ThinkFWD sat down with one of Australia's leading educators to discuss the future of digital learning.
Fresh from presenting at EduTECH 2015 on ‘Pedagogy in the age of the PC’, we spoke to Giovanna Iannicelli about the journey to implement a digital culture at St Mary’s College in Adelaide.
What was the biggest challenge in developing and implementing a digital culture at your school?
The biggest challenge has been to bring staff along on the journey and emphasise the use of technology in facilitating and achieving learning outcomes. It’s not about technology for the sake of technology – it’s transformation of practice.
How does a digital culture benefit your students?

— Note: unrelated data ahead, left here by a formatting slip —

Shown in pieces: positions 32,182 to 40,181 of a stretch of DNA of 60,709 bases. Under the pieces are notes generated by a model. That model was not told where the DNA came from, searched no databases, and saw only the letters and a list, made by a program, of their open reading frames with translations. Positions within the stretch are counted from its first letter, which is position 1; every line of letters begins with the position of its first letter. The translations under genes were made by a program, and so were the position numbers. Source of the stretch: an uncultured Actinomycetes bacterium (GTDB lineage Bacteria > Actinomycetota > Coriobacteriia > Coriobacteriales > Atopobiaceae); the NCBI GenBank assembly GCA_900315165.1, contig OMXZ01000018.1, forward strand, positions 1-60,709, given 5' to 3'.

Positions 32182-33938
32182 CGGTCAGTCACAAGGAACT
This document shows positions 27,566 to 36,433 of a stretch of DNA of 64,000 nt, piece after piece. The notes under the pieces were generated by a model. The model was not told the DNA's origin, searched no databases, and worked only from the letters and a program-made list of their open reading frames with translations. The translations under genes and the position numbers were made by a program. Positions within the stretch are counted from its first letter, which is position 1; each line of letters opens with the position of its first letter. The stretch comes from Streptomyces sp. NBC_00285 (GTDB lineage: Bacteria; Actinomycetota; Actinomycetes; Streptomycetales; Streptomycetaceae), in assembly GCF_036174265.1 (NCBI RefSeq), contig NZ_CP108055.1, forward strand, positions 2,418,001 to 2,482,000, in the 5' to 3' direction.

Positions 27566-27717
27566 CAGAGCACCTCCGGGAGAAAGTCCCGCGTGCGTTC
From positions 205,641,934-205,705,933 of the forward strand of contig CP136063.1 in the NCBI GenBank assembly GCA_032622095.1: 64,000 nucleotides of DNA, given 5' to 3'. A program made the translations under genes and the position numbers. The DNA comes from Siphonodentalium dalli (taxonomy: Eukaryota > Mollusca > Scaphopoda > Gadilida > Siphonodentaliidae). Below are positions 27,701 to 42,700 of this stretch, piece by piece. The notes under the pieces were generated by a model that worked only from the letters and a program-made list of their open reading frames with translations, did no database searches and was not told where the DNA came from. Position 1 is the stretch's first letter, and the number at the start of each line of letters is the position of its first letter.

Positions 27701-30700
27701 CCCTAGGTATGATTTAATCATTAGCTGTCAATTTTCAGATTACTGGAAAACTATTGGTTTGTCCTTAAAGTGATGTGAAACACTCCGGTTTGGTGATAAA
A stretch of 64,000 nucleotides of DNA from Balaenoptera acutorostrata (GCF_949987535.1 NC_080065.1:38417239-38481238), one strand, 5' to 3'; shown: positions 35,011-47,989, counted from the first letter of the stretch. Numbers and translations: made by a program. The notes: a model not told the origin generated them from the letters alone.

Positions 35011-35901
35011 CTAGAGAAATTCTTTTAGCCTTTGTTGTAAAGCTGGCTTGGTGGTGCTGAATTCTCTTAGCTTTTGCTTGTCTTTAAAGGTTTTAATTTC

We cannot teach students everything about technology, but we can give them skills that will help them to problem solve, be creative and critical in their thinking. We are educating students for careers that have not yet been created.
How did you go about integrating new technology into your school?
We used the SAMR model [which stands for Substitution, Augmentation, Modification and Redefinition] as a guide for integration. It was important for the staff to understand the different stages of this model and to understand the dividing line between transformation and enhancement.
What would you recommend to other schools who want to go down the same path?
It’s important that your school’s infrastructure is able to support the technology initiatives being implemented and that it's reviewed regularly to support changes in the use of technology. Ask teachers to clearly identify specific learning outcomes that give a context and rationale for a change in learning activities. Additionally, the ongoing evaluation of how technology is helping to meet curriculum objectives is vital.
To find out how St Mary's College transformed the traditional classroom, read our free case study.